Off-campus and online tutoring jobs exist, too. Keep your eye out for positions to tutor middle school or high school students, or to tutor for the SATs and ACTs.
Academic Department Assistant
Head over to your academic department (e.g., if you're an English major, check the English department) and ask about jobs. There's a lot that departments have to do behind the scenes, and sometimes they hire students for part-time office work.
While you aren't limited to your own major, departments generally give priority to students within the field. Plus, if you work within your own department, it's a good chance to make connections and network with professors.
How to Land the Job: Check with your academic department or student employment office for assistant job openings.
Campus Tech Support
If you're computer savvy or majoring in a technical field, look for a job at your college's computer center. Many universities offer tech-support nearly round-the-clock for both students and professors. The hours are usually pretty flexible as there are lots of different shifts that need staffing. During the downtime you can get work done too.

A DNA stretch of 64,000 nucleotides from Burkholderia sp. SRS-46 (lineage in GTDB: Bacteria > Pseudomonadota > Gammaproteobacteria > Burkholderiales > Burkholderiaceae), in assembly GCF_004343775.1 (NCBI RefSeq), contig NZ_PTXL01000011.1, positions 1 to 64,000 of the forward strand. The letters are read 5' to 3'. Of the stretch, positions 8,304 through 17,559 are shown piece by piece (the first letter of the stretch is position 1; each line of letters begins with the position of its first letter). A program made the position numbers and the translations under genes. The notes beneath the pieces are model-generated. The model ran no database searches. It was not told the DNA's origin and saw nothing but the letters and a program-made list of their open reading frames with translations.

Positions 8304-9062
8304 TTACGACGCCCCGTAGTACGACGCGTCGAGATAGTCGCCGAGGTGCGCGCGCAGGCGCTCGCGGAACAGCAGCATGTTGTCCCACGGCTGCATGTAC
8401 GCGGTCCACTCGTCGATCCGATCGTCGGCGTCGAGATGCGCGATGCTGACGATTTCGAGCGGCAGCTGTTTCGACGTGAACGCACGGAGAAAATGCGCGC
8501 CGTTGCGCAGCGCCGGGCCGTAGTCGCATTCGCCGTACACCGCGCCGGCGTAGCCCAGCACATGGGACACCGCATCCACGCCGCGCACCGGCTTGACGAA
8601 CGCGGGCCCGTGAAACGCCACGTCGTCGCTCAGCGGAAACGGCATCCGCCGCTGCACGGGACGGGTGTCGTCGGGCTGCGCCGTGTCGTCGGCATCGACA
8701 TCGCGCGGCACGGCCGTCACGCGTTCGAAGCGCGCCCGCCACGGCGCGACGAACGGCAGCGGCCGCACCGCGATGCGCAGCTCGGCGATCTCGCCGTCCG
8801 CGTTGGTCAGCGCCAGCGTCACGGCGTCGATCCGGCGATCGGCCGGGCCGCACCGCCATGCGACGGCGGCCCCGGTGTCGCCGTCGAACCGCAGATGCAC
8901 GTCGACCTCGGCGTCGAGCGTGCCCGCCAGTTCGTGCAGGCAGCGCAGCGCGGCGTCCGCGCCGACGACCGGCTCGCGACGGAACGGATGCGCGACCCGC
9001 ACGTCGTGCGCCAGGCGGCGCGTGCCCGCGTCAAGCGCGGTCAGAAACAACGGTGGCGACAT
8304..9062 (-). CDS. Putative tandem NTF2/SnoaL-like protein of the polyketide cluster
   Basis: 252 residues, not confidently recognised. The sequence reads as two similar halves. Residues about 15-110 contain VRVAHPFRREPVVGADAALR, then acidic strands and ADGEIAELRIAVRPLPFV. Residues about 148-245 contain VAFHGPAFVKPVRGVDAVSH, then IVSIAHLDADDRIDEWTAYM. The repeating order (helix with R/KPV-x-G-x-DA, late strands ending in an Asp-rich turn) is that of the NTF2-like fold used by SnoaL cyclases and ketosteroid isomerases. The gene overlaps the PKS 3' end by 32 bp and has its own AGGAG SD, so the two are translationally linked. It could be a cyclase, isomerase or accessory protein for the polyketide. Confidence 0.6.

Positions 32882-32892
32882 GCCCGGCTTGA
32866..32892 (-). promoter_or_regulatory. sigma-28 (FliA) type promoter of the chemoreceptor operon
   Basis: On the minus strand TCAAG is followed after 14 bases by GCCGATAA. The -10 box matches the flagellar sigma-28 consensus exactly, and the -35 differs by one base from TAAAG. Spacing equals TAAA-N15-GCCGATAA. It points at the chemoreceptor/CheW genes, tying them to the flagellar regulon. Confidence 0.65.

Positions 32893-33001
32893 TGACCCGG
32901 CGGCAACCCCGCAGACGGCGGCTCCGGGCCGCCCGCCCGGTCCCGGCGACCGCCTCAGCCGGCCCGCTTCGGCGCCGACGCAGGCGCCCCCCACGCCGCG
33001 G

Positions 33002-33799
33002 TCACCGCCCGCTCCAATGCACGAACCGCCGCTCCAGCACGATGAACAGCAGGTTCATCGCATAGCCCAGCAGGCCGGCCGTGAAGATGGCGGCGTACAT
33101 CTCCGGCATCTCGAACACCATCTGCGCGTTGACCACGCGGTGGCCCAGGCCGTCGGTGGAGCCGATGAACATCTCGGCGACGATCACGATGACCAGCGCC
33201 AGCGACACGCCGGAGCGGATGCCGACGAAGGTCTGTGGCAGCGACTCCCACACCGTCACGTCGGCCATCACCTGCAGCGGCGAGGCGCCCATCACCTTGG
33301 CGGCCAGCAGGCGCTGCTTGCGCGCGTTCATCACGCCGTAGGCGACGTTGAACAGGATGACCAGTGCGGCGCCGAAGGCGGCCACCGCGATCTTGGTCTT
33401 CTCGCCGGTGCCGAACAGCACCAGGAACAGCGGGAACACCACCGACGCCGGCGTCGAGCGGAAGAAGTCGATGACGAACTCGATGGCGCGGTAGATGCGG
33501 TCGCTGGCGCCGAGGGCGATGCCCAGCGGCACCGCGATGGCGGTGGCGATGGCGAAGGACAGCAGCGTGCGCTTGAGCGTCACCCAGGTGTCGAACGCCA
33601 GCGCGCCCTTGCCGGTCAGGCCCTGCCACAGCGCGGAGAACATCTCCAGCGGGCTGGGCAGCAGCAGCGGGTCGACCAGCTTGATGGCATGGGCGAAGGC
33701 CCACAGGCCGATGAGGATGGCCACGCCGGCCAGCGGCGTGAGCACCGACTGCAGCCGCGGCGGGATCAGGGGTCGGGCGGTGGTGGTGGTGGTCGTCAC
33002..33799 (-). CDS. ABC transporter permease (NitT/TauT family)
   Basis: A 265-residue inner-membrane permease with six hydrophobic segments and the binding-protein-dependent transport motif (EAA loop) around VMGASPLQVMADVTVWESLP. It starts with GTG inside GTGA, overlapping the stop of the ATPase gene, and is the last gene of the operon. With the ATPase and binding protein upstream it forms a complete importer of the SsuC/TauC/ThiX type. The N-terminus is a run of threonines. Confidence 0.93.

How to Land the Job: Check with your computer support department or student employment office for job openings.
Student Production Assistant
If you aren't quite a techie, there's another option to consider too. Find out if your college has student-run production services. All of those events put on by student organizations - dances, concerts, comedy shows, and plays for example - require a lot of work behind the scenes.
In some cases, the events are staffed by the college's student-run production services. Not only would you get paid, but there's also the opportunity to watch performances for free while you work.
You probably know that there are tons of offices on campuses - residence life, career services, health services, alumni affairs, and even the Dean's office, for example. These are great places to look for part-time jobs as they are right on campus and usually give hiring priority to students.